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Beef Industry Starts Girding for Another Mad Cow Scare

The USDA's release of an initial result amid a new test system draws concern -- and praise.

June 27, 2004|T. Christian Miller | Times Staff Writer

WASHINGTON — The beef industry was bracing Saturday for the possibility of a new mad cow scare after the USDA's announcement that an examination of one cow had produced inconclusive results.

Industry officials are worried that a new, more sensitive USDA testing regime would result in a flood of similar announcements in the coming months, undermining consumer confidence shaken by a mad cow scare in December. One industry spokeswoman suggested that the USDA should await conclusive results, which take four to seven days, before making any announcement.

"While certainly everyone is interested in whether it's positive or negative, the bottom line is the beef supply is safe," said Janet Riley, spokeswoman for the largest meatpackers' trade group, the American Meat Institute in Arlington, Va. "We're afraid the public is going to go through a roller-coaster ride every time you announce an inconclusive result."

But consumer advocates said they were glad the government announced the results because of the potential risk.

"It was right to bring the public in," said Craig Culp, spokesman for the Center for Food Safety, a consumer advocacy group in Washington. "This is a huge public health issue and the public needs to be aware of what's being done."

The test result announced Friday was the first potentially positive finding since the U.S. Department of Agriculture this month instituted expanded national testing for the brain-wasting disease formally known as bovine spongiform encephalopathy.

Those new procedures were implemented in response to the discovery in December of the first case of mad cow disease in the U.S. in a Washington state Holstein. That finding sent cattle markets plummeting, and led more than 50 countries to temporarily ban imports of U.S. beef.

In the wake of that episode, the USDA planned to vastly increase the number of slaughtered animals it tested for mad cow disease. The agency tested about 20,000 animals last year, and officials now plan to test about 220,000 animals over the next year to 18 months.

USDA officials defended their handling of the first inconclusive test results as erring on the side of caution. They noted they had released the news after beef markets had closed Friday, and that they were cautious to note that the results were preliminary. They did not say where the animal came from.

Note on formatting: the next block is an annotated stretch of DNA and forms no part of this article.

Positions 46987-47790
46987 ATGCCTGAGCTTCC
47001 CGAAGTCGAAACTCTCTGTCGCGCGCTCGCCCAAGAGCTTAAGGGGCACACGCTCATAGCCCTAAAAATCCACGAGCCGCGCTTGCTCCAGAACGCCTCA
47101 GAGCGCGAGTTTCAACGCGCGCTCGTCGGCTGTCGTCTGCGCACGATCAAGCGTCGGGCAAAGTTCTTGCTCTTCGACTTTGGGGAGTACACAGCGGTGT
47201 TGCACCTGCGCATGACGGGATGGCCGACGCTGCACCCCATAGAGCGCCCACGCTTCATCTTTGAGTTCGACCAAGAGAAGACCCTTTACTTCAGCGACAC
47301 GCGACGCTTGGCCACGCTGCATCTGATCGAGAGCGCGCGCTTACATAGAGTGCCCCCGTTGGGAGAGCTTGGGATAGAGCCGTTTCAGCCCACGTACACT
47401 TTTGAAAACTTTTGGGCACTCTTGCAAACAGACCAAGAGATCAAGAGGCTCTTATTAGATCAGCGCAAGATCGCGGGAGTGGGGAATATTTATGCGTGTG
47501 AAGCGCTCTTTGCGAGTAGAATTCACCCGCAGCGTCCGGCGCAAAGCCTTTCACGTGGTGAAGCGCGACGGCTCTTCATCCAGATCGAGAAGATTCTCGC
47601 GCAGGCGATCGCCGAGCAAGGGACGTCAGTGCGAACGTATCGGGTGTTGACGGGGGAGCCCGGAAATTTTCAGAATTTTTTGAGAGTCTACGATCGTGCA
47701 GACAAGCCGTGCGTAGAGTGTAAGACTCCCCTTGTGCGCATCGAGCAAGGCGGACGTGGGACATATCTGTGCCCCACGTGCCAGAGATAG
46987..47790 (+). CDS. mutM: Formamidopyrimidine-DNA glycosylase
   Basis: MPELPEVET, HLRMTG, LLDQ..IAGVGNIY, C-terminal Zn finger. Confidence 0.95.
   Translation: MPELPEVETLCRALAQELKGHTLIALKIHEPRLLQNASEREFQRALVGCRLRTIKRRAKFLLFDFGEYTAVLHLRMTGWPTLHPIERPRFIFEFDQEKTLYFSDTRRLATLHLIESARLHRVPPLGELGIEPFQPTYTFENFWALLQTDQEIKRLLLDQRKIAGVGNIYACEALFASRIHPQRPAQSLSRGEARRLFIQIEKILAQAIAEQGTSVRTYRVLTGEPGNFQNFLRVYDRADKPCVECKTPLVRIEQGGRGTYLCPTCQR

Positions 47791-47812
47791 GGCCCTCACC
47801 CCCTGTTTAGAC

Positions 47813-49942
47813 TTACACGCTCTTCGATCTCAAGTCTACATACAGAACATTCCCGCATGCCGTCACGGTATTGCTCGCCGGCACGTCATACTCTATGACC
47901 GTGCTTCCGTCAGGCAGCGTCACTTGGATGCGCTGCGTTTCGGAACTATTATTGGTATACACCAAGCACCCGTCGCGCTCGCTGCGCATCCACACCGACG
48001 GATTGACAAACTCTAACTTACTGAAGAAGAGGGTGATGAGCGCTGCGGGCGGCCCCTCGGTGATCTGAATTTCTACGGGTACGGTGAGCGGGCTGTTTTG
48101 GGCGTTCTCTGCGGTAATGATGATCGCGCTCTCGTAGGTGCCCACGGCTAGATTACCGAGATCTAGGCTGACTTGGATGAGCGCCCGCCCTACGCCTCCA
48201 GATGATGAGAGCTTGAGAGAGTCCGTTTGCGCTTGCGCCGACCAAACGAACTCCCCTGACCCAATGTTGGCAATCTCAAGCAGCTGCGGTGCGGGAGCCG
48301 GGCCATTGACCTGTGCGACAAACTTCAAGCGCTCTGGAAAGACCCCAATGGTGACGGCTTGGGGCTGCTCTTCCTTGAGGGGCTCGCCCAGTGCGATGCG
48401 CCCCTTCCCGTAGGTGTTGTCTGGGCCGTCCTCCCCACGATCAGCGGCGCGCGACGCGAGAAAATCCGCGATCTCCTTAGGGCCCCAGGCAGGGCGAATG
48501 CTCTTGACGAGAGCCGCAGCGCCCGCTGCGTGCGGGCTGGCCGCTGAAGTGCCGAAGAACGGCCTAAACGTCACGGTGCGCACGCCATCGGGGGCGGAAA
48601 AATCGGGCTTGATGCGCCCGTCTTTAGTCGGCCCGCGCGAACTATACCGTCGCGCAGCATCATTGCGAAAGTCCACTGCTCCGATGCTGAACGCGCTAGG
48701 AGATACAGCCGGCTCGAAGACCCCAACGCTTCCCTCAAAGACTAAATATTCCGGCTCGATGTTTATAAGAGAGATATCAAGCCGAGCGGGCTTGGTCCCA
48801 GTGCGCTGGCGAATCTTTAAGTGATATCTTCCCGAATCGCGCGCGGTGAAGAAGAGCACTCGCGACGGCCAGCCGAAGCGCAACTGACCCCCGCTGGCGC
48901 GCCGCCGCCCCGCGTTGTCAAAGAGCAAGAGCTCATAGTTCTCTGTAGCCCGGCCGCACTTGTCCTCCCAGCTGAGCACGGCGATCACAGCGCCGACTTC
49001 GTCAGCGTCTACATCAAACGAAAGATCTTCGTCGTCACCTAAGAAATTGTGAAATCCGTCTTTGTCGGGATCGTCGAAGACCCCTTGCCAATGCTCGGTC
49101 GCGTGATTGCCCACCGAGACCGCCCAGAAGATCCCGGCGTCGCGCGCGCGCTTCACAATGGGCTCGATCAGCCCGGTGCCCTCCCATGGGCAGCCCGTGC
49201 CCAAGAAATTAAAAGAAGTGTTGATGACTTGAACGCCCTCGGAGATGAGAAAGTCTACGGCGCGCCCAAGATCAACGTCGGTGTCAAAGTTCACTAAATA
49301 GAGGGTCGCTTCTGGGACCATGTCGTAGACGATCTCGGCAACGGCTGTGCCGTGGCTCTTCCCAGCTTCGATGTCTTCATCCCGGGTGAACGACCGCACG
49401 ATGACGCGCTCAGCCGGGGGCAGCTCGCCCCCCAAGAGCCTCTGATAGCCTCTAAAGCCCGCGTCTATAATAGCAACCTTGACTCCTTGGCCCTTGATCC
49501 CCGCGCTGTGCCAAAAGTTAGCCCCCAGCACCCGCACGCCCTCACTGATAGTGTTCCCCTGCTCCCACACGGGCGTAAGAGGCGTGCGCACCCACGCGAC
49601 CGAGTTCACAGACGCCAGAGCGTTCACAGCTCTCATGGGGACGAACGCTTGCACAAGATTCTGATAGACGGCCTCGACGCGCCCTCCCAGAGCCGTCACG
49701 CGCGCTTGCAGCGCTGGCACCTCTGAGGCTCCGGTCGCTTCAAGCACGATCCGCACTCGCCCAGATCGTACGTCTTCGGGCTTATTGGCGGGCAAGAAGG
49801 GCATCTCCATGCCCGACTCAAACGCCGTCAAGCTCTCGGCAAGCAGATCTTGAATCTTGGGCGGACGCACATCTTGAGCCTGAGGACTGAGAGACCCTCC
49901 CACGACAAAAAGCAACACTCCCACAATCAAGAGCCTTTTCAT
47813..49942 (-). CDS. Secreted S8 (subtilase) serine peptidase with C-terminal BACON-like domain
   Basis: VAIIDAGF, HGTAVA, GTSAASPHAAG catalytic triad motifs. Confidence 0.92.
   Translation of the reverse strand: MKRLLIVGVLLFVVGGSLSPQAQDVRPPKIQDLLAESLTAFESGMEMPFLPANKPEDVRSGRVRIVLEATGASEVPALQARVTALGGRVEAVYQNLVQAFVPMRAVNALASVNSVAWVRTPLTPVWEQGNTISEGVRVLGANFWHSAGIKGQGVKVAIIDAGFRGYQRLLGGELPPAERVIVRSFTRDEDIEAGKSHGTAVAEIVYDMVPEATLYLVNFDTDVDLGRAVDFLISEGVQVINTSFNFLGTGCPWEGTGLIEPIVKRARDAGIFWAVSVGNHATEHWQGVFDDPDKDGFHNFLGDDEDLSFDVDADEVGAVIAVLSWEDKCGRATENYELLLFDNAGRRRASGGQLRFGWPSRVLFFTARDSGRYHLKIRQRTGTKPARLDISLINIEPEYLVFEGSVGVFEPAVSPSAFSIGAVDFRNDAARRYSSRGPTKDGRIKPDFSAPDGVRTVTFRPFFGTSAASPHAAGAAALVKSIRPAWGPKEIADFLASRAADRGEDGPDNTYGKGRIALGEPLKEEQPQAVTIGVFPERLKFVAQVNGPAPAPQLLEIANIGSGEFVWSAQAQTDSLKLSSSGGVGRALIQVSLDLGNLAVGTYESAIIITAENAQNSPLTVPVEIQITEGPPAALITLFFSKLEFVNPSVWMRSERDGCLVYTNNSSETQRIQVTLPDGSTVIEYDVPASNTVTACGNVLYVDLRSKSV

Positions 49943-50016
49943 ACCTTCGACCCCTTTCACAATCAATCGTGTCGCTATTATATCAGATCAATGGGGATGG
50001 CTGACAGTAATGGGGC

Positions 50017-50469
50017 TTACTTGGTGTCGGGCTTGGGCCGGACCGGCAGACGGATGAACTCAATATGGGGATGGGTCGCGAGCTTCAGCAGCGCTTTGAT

"We thought it was most important that folks hear from us rather than from a leak," said Julie Quick, an agency spokeswoman.

Consumer groups said the preliminary test result was an encouraging sign of improvement in the government's testing. But they contended that the government's efforts remained inadequate because, even now, 1% of the 35 million cattle slaughtered annually would be tested.

Culp said the fact that an initial positive result turned up so quickly under the new program indicated that an even more aggressive testing program might be warranted.

"It underscores the need to test as many cows as is feasible," Culp said.

Michael Hansen, senior research associate for Consumers Union, publisher of Consumer Reports magazine, said he hoped that if more-conclusive tests found the animal to be infected, it would prompt government agencies to institute even more-stringent testing and safety requirements.

In particular, he said he hoped that the Food and Drug Administration would issue regulations it announced months ago to close loopholes in rules meant to prevent the disease from spreading through infected feed.

"Hopefully, this should spur the government to take stronger actions," said Hansen. "Consumers don't have to completely panic, but there is a risk of unknown size here."


Times staff writer Janet Hook contributed to this report.

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